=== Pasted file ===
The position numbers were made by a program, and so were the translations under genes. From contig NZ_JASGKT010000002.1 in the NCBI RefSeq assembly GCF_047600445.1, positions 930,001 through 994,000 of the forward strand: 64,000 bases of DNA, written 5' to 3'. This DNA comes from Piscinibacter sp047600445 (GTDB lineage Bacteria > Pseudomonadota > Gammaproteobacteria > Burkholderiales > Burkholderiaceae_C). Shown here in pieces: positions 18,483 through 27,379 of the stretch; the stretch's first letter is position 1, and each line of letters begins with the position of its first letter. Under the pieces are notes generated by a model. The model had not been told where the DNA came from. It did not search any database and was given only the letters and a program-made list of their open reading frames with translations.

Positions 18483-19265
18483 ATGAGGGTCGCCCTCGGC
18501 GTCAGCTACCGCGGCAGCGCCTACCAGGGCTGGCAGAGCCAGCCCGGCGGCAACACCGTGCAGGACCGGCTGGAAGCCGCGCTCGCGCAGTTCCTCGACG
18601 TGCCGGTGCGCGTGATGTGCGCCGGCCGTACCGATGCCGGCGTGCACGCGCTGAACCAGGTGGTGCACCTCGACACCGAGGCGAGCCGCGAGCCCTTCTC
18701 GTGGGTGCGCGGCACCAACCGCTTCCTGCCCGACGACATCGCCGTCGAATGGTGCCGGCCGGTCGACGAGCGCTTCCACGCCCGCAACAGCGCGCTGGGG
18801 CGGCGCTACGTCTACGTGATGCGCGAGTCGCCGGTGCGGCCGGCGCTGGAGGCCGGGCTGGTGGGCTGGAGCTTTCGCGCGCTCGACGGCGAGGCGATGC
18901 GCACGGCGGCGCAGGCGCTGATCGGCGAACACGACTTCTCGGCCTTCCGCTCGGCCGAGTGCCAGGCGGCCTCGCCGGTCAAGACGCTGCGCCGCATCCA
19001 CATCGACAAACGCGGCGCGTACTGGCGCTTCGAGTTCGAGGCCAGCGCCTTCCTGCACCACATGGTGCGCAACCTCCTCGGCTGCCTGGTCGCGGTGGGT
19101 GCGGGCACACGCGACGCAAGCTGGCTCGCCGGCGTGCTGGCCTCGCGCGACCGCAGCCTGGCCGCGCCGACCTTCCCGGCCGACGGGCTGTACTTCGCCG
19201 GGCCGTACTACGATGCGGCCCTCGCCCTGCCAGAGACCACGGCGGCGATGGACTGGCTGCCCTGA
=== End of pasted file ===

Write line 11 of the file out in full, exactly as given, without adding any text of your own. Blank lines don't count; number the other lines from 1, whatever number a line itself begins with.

19201 GGCCGTACTACGATGCGGCCCTCGCCCTGCCAGAGACCACGGCGGCGATGGACTGGCTGCCCTGA